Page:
Surprising dead-out

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Most hobby beekeepers in Denmark use drone brood removal during the season, formic acid after the last honey harvest, and then around December oxalic acid dribble.
I use drone brood removal, formic acid in September (140 ml 60% in Nassenheider), and instead of oxalic acid I use lactic acid (15%, 5 ml per side of frame with bees), but that is not common. When I started beekeeping everybody used lactic acid... This year I also used lactic acid in mid-October because the results after the formic acid showed so many mites, and I hadn't seen so many before... The colony that died had around 2.500 mites in the tray after formic acid... It was a large colony. I thought that the extra treatment saved the colony, but it didn't. It died in November/December.
 
It poses the question. How effective really is Formic through brood cappings?
it's been mentioned more than once over the years - by beekeepers with far more knowledge of the stuff than us mere mortals
 
We have big problems with the reinvasion of varroa mites... The formic acid treatment seemed to work well. At least it killed 2,500 mites... But the queen stopped laying eggs for a while. Otherwise, I would have given the colony a new dose of formic acid. I took samples of bees (200-300 bees) from four colonies and sent them (frozen) to the research station, where they washed the bees and counted mites per 100 bees. One week before the formic acid treatment the mite counts were 1.1%, 0.5%, 0.4%, and 5.3%. Three weeks after I started the treatment with formic acid (14 days) the mite counts were 3.6%, 5.0%, 6.1%, and 11.0% (it was 22%, but since the colony was broodless, I divide by two in order to compare with the other numbers, from hives with brood).
 
It may be the same case as one of my colonies. A very late and failed supercedure. I expect my colony to perish soon, although they still seem to be hanging on in there.
I had one nuc raise a new queen in October..... waiting to see if that worked out although they've been flying in decent numbers whenever the sun has been out so i have my fingers crossed....
 
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It also asks the question of how efficient DB removal is and how it's effect may be more detrimental too the colony in labour and resources feeding and rasing it , only for it to destroyed.
With my 8 colonies bar one, varroa has been low in numbers and for DB I encourage it's production by letting the bees draw there own comb by being foundation less.
 
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It also asks the question of how efficant DB removal is and how it's effect may be more detrimental too the colony in labour and resources feeding and rasing it , only for it to destroyed.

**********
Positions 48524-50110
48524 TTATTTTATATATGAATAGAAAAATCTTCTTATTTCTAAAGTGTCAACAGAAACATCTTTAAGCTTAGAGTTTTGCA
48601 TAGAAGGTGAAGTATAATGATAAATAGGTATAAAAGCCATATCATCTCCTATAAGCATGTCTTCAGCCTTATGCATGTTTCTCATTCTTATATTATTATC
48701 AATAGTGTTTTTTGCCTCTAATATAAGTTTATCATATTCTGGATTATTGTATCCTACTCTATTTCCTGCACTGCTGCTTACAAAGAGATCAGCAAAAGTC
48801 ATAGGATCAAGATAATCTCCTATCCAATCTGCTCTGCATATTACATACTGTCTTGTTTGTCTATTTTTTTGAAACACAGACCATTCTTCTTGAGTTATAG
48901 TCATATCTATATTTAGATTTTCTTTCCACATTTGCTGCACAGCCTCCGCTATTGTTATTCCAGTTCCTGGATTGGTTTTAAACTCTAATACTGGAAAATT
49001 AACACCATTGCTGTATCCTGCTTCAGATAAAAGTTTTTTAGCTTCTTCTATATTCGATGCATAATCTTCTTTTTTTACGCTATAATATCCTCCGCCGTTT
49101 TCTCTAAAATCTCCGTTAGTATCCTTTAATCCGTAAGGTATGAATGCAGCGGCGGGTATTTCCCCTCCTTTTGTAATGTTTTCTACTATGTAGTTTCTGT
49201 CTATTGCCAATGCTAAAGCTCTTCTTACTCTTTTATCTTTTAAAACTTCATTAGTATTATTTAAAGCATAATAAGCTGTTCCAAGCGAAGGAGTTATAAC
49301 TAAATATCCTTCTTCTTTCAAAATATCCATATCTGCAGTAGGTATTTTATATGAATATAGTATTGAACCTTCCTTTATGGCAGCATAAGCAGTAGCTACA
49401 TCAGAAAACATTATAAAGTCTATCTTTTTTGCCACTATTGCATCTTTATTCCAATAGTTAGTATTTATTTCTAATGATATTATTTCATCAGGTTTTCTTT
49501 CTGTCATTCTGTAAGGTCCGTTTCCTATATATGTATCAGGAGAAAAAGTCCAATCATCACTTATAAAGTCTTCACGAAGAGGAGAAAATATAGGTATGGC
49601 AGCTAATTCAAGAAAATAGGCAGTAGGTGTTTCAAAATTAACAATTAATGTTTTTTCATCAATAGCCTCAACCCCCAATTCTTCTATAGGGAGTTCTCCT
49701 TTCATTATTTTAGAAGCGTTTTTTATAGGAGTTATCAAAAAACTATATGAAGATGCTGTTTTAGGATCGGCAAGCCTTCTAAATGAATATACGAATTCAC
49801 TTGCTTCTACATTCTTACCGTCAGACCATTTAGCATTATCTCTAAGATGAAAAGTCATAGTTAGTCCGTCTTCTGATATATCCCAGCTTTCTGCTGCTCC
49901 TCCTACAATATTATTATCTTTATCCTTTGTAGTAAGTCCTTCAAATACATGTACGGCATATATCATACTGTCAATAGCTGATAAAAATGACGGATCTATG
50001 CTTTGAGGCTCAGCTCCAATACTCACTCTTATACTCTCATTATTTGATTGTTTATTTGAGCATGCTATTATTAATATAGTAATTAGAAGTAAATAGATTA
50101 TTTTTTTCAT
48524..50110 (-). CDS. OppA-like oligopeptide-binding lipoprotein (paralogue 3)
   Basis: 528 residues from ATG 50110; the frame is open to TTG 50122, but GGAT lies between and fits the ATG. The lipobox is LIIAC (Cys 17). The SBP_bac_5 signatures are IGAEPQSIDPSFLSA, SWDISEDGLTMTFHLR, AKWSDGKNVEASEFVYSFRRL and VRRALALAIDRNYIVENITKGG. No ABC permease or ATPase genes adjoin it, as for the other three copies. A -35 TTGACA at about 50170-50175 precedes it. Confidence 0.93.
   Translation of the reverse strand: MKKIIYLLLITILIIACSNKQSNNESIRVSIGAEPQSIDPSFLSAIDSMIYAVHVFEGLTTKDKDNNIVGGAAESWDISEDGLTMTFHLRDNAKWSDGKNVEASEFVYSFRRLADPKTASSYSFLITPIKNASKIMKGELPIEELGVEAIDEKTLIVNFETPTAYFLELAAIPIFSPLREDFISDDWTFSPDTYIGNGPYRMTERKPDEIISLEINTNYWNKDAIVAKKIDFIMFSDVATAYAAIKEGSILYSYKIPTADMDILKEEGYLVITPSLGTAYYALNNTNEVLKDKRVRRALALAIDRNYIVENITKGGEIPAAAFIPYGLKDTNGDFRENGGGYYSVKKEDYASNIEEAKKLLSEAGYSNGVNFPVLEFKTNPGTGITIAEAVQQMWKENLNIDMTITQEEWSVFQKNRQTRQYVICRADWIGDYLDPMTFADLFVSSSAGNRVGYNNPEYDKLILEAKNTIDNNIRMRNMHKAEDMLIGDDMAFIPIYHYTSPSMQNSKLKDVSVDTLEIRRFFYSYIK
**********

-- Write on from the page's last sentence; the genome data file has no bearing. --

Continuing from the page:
I've felt uncomfortable about this for some time. I have no concrete evidence, but I just have this nagging feeling that it's not sensible. Raising far more drones than are desirable seems to me like it would be a behaviour that evolution would weed out. They consume significant resources and need to be mature and ready to go before virgin queens are going out on mating flights so I'd expect that colonies raising excessive numbers of drones would get outcompeted by those that don't. That culling drones early in the season is a recommended IPM practice and that there seem to be increasing numbers of reports of poorly-mated queens may well be (at least partially) related, it seems to me. Clearly there are going to be other possible reasons for the problem as well, but I'd be far happier if I'd seen good evidence that drone culling doesn't cause issues with getting queens mated than just assuming the remaining drones will "take up the slack" somehow.

James
 
It is part of the NBU ipm plan, in my early days I use to integrate it but then started to think things through a bit more. It became apparent it was a waste of their incedible hard work and resources so I stopped it.
We now have other solutions via vaping to aid in reducing numbers without decimating drone numbers and as you have said James having desirabe drones available, more so if your Queens charactaristics /genes are sought after . We know from F2 matings onwards traits can be sketchy but it isn't always the way.
As well as a simple sugar roll to monitor mite loads.

In 2018 I collected a swram locally of quite yellow bees and a queen, very docile and so calm . They ended up in new garden apiary in a village (My wifes late granny's bungalow garden with 1/2 acre garden), since then I have increased from that one Q to 5 colonies and encouraged the drone production by going FL in the BB's. Though I have seen the bees go form yellow in colour to a more amber /brown colour , it is obvious other drone genes have been introduced and the bees /queens have been hybridised even more. However for now they are still a decent bunch of bees and as productive as the first season I placed them there.
 
Seems to be a lot of drones in the pictures for a winter dead out.
 
Never removed drone brood/comb as felt the bees wanted it there or would not have bothered in the first place.
 

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